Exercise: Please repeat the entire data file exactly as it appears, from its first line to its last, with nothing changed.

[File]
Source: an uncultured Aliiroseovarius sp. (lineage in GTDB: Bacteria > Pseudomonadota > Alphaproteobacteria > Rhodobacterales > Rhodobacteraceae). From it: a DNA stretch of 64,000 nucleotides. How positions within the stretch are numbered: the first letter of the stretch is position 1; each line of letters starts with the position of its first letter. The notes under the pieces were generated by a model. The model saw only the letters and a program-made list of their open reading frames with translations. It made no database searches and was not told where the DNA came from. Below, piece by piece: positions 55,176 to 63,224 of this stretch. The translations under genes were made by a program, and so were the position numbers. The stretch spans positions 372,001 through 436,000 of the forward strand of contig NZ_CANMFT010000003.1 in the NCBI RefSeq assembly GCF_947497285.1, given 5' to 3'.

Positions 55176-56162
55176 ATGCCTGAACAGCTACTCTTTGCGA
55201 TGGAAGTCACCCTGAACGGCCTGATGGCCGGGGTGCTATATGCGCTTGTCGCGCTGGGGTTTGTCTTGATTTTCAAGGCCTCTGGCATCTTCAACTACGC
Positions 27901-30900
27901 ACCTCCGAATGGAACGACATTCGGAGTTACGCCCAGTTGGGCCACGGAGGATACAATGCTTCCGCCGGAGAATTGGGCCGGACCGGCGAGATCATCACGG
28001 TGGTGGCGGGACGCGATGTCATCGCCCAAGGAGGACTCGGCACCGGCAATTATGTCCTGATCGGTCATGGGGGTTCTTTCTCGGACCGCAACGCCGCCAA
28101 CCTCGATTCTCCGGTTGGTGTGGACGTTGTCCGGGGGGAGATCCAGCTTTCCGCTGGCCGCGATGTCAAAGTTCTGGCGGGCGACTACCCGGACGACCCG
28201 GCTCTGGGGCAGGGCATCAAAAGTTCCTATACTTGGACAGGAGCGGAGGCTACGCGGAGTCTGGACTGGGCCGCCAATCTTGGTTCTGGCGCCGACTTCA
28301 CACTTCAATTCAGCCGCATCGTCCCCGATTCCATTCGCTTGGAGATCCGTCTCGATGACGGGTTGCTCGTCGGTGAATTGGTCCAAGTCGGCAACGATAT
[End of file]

Source: an uncultured Aliiroseovarius sp. (lineage in GTDB: Bacteria > Pseudomonadota > Alphaproteobacteria > Rhodobacterales > Rhodobacteraceae). From it: a DNA stretch of 64,000 nucleotides. How positions within the stretch are numbered: the first letter of the stretch is position 1; each line of letters starts with the position of its first letter. The notes under the pieces were generated by a model. The model saw only the letters and a program-made list of their open reading frames with translations. It made no database searches and was not told where the DNA came from. Below, piece by piece: positions 55,176 to 63,224 of this stretch. The translations under genes were made by a program, and so were the position numbers. The stretch spans positions 372,001 through 436,000 of the forward strand of contig NZ_CANMFT010000003.1 in the NCBI RefSeq assembly GCF_947497285.1, given 5' to 3'.

Positions 55176-56162
55176 ATGCCTGAACAGCTACTCTTTGCGA
55201 TGGAAGTCACCCTGAACGGCCTGATGGCCGGGGTGCTATATGCGCTTGTCGCGCTGGGGTTTGTCTTGATTTTCAAGGCCTCTGGCATCTTCAACTACGC
Positions 27901-30900
27901 ACCTCCGAATGGAACGACATTCGGAGTTACGCCCAGTTGGGCCACGGAGGATACAATGCTTCCGCCGGAGAATTGGGCCGGACCGGCGAGATCATCACGG
28001 TGGTGGCGGGACGCGATGTCATCGCCCAAGGAGGACTCGGCACCGGCAATTATGTCCTGATCGGTCATGGGGGTTCTTTCTCGGACCGCAACGCCGCCAA
28101 CCTCGATTCTCCGGTTGGTGTGGACGTTGTCCGGGGGGAGATCCAGCTTTCCGCTGGCCGCGATGTCAAAGTTCTGGCGGGCGACTACCCGGACGACCCG
28201 GCTCTGGGGCAGGGCATCAAAAGTTCCTATACTTGGACAGGAGCGGAGGCTACGCGGAGTCTGGACTGGGCCGCCAATCTTGGTTCTGGCGCCGACTTCA
28301 CACTTCAATTCAGCCGCATCGTCCCCGATTCCATTCGCTTGGAGATCCGTCTCGATGACGGGTTGCTCGTCGGTGAATTGGTCCAAGTCGGCAACGATAT